Mediators of Inflammation

Mediators of Inflammation / 2016 / Article

Review Article | Open Access

Volume 2016 |Article ID 3762561 |

KarryAnne K. Belanger, Bill T. Ameredes, Istvan Boldogh, Leopoldo Aguilera-Aguirre, "The Potential Role of 8-Oxoguanine DNA Glycosylase-Driven DNA Base Excision Repair in Exercise-Induced Asthma", Mediators of Inflammation, vol. 2016, Article ID 3762561, 15 pages, 2016.

The Potential Role of 8-Oxoguanine DNA Glycosylase-Driven DNA Base Excision Repair in Exercise-Induced Asthma

Academic Editor: Helen C. Steel
Received28 Apr 2016
Accepted13 Jun 2016
Published25 Jul 2016


Asthma is characterized by reversible airway narrowing, shortness of breath, wheezing, coughing, and other symptoms driven by chronic inflammatory processes, commonly triggered by allergens. In 90% of asthmatics, most of these symptoms can also be triggered by intense physical activities and severely exacerbated by environmental factors. This condition is known as exercise-induced asthma (EIA). Current theories explaining EIA pathogenesis involve osmotic and/or thermal alterations in the airways caused by changes in respiratory airflow during exercise. These changes, along with existing airway inflammatory conditions, are associated with increased cellular levels of reactive oxygen species (ROS) affecting important biomolecules including DNA, although the underlying molecular mechanisms have not been completely elucidated. One of the most abundant oxidative DNA lesions is 8-oxoguanine (8-oxoG), which is repaired by 8-oxoguanine DNA glycosylase 1 (OGG1) during the base excision repair (BER) pathway. Whole-genome expression analyses suggest a cellular response to OGG1-BER, involving genes that may have a role in the pathophysiology of EIA leading to mast cell degranulation, airway hyperresponsiveness, and bronchoconstriction. Accordingly, this review discusses a potential new hypothesis in which OGG1-BER-induced gene expression is associated with EIA symptoms.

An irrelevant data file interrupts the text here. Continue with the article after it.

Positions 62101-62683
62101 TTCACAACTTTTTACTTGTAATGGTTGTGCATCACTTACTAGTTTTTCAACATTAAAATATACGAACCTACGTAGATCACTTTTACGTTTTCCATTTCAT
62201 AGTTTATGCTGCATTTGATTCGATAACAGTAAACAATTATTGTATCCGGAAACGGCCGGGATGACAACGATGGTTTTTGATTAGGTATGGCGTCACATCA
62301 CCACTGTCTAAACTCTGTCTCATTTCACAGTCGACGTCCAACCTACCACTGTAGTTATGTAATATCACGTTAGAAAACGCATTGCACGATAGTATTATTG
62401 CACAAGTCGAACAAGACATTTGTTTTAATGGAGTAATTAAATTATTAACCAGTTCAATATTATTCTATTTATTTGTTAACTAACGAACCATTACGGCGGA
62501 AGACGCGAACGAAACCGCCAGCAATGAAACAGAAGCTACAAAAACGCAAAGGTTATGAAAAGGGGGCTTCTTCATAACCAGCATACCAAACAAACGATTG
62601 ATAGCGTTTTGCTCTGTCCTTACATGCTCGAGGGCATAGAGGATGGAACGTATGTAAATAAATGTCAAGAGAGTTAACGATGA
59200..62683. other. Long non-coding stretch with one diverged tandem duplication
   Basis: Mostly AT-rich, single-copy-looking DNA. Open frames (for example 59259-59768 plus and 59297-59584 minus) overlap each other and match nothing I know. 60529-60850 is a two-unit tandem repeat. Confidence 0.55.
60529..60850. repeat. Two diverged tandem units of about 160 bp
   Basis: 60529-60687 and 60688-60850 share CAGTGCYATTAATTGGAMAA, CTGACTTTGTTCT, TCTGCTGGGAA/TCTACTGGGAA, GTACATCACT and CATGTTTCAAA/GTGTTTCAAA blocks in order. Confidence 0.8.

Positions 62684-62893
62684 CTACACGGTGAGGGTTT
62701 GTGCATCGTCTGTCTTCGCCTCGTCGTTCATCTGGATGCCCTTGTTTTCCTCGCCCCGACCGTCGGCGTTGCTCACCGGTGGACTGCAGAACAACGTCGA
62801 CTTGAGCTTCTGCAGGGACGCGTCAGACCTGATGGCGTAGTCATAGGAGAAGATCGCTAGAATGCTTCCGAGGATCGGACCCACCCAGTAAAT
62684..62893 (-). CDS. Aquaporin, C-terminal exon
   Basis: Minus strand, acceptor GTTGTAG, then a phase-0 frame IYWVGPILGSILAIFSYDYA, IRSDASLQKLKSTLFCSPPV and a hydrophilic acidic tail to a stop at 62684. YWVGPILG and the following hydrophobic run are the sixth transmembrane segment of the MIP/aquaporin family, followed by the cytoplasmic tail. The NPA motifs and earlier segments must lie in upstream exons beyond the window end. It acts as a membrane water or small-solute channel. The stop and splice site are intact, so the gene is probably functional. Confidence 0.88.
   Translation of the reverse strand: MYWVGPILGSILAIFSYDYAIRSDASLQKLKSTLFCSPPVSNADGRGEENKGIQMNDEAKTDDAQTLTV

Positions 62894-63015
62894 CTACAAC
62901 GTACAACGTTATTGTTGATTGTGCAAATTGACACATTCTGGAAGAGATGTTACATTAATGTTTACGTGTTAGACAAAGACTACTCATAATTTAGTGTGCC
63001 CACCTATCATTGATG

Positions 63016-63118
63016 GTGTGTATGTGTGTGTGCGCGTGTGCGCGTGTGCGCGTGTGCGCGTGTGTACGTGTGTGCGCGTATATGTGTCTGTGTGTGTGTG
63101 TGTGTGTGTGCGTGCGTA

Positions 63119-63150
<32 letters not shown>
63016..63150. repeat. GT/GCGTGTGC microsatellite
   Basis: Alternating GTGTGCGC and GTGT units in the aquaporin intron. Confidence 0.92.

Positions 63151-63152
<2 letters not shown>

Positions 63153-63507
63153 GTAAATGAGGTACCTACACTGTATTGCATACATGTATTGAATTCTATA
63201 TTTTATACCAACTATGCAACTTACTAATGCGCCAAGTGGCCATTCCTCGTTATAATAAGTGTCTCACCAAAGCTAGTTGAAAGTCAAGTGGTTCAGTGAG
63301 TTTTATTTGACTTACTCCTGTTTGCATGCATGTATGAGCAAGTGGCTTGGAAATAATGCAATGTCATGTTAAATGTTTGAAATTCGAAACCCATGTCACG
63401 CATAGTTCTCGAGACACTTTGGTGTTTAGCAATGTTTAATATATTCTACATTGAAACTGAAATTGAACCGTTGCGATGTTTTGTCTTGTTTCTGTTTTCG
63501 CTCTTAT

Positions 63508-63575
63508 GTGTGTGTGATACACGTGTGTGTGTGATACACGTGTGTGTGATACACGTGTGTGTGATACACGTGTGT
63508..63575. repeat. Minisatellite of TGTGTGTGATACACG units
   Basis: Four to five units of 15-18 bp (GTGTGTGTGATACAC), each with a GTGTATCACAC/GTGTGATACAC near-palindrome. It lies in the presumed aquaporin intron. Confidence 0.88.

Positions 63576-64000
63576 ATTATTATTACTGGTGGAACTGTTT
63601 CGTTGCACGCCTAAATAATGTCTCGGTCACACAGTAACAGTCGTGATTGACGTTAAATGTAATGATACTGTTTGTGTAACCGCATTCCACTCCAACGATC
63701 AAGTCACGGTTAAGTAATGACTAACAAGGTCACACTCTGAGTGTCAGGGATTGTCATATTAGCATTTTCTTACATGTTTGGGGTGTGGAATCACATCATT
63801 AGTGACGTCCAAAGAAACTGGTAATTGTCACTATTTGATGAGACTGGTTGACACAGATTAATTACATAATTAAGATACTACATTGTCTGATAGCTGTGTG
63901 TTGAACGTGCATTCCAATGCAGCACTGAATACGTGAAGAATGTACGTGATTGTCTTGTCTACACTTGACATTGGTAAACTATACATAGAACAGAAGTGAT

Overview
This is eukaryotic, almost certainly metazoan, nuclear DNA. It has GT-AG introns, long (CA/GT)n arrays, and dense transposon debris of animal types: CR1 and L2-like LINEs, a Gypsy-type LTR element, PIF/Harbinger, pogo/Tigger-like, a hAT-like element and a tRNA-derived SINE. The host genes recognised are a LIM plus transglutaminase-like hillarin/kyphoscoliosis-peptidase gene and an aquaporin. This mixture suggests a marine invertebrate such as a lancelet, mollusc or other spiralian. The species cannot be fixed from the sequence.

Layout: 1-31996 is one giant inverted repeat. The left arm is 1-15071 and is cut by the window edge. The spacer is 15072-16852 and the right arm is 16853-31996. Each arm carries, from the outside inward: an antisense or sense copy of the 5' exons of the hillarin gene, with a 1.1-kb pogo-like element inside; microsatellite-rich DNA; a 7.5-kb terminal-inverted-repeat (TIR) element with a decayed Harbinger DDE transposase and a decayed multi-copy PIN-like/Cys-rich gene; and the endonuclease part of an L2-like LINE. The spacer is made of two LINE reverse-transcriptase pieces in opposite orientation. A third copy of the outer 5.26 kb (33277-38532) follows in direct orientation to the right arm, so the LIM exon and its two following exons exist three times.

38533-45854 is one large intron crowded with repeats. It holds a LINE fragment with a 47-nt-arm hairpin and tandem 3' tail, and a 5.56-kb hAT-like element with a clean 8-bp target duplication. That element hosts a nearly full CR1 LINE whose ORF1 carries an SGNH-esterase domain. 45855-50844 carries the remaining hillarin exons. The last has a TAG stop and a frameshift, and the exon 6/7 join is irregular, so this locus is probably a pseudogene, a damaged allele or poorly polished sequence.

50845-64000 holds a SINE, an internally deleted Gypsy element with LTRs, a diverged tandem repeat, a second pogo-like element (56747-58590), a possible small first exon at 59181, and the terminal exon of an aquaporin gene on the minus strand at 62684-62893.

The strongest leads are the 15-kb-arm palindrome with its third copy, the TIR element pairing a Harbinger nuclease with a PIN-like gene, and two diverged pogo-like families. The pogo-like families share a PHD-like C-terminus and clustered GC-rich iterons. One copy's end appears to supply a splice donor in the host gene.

1. Introduction

Globally, more than 300 million people suffer from varying severity of asthma and the annual global death rate associated with it exceeds 250,000 [1]. In the United States, the chronic lower respiratory diseases are the third leading cause of death and more than 30 million people including children and adults have been diagnosed with asthma [2]. Exercise-induced asthma (EIA) is a condition involving acute bronchial narrowing (bronchoconstriction) and other asthma-related symptoms triggered by strenuous physical activity [3]. In persons with EIA, bronchial narrowing typically occurs within 5 to 10 minutes after exercise and normally ceases within 30 and 60 minutes and thereafter [3]. The direct impact of bronchoconstriction in pulmonary function is reflected by a decrease (≥10%) in the forced expiratory volume in 1 second (FEV1) [4]. Although the precise prevalence of EIA is not known, some studies suggest that more than 10% of the general population is affected and 90% of asthmatics also show EIA symptoms [3, 5]. This is an important fact to be considered for asthmatics when they engage in sports and conditioning activities.

The etiology of EIA is not yet fully known, but the major theories explaining the characteristic bronchoconstriction after exercise are the osmotic theory and the thermal theory. The first theory proposes that increased ventilation during exercise results in loss of water from the airway cells causing an osmotic imbalance and ultimately stimulating the release of proinflammatory mediators [68]. The second theory proposes that a decrease in airway temperature produced by changes in the respiratory air flow during physical activities results in reduction in airway vascular tone and the consequent rebound vasodilation, leading to hyperemia, edema, and airway obstruction [8]. Both mechanisms (osmotic and thermal) are considered stressors that can potentially increase cellular reactive oxygen species (ROS) [9, 10] and trigger various inflammatory responses including mast cell degranulation, release of histamine, and generation of lipoperoxidation products such as leukotriene D4 (LTD4), leading to contractions in airway smooth muscles and ultimately bronchoconstriction [11, 12].